In re Stericycle, Inc., 2017 U.S. Dist. LEXIS 21861 (Feb. 16, 2017)
Class actions have their own rules, including when it comes to expert testimony. An unresolved issue is whether damages expert testimony is subject to a Daubert inquiry at the class certification stage, before the court has approved the request to proceed as a class action. The U.S. Supreme Court has yet to give clear guidance, but defendants are increasingly proactive and move to exclude the testimony at the beginning of the litigation in an attempt to thwart class certification and knock the case out early. A recent contract dispute shows how the challenge over admissible expert testimony may play out.
A number of medical facilities filed suit on behalf of hundreds of thousands of customers claiming the defendant, a large medical waste disposal company, breached consumer contracts by applying “automated price increases” (API) without providing notice or justification to the customer.
The plaintiffs sought class certification. They engaged an accomplished CPA and business valuator to show it was possible to determine damages on a classwide basis. For his analysis and calculation, the expert relied on the defendant’s own data.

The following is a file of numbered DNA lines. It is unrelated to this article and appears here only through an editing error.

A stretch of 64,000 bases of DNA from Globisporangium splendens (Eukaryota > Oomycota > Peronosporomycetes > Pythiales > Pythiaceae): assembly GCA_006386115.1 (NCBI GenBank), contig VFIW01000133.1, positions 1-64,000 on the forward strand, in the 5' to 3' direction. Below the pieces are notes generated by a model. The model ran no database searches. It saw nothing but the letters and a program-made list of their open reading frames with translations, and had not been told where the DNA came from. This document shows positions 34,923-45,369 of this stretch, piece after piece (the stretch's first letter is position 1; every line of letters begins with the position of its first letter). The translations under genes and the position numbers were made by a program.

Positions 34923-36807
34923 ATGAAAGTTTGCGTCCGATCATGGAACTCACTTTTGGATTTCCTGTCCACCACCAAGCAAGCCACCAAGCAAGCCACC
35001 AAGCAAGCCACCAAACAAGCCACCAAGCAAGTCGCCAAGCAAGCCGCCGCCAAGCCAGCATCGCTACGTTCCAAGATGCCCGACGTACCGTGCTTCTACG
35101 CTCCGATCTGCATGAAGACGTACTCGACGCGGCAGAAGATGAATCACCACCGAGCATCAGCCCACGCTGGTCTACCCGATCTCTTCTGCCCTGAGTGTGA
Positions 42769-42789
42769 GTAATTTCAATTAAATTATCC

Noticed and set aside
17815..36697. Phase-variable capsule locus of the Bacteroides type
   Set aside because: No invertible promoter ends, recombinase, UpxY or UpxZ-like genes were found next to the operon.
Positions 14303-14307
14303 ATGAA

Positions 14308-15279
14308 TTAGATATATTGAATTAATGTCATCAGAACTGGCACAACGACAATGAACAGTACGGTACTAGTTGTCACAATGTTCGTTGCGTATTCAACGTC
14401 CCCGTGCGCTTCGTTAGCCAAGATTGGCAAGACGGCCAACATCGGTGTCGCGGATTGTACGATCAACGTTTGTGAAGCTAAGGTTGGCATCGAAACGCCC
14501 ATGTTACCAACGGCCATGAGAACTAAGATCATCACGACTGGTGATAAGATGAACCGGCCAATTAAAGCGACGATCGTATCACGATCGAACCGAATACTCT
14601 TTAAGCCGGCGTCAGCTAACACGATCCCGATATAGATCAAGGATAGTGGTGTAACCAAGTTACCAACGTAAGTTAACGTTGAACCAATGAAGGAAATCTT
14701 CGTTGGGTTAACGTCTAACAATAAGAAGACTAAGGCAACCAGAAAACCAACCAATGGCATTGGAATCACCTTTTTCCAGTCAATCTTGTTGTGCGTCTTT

In opposing a class action, the defendant contended there was too much variance in its customer contracts and customer treatment. The defendant filed a Daubert motion to exclude the testimony. Its primary argument was that the expert’s analysis was inadmissible because it relied on the defendant’s unreliable data.
The court clarified that the question at this stage in the litigation was “whether plaintiffs’ expert evidence is sufficient to demonstrate common questions of fact warranting certification of the proposed class, not whether the evidence will ultimately be persuasive.”
But the court applied a Daubert inquiry and found the testimony was admissible. In Step 2 of the analysis, the court determined class certification was appropriate because the plaintiff expert’s testimony showed there was a reliable common formula for calculating damages on a classwide basis.
Find more on In re Stericycle, Inc., 2017 U.S. Dist. LEXIS 21861 (Feb. 16, 2017), in the recent BVWire.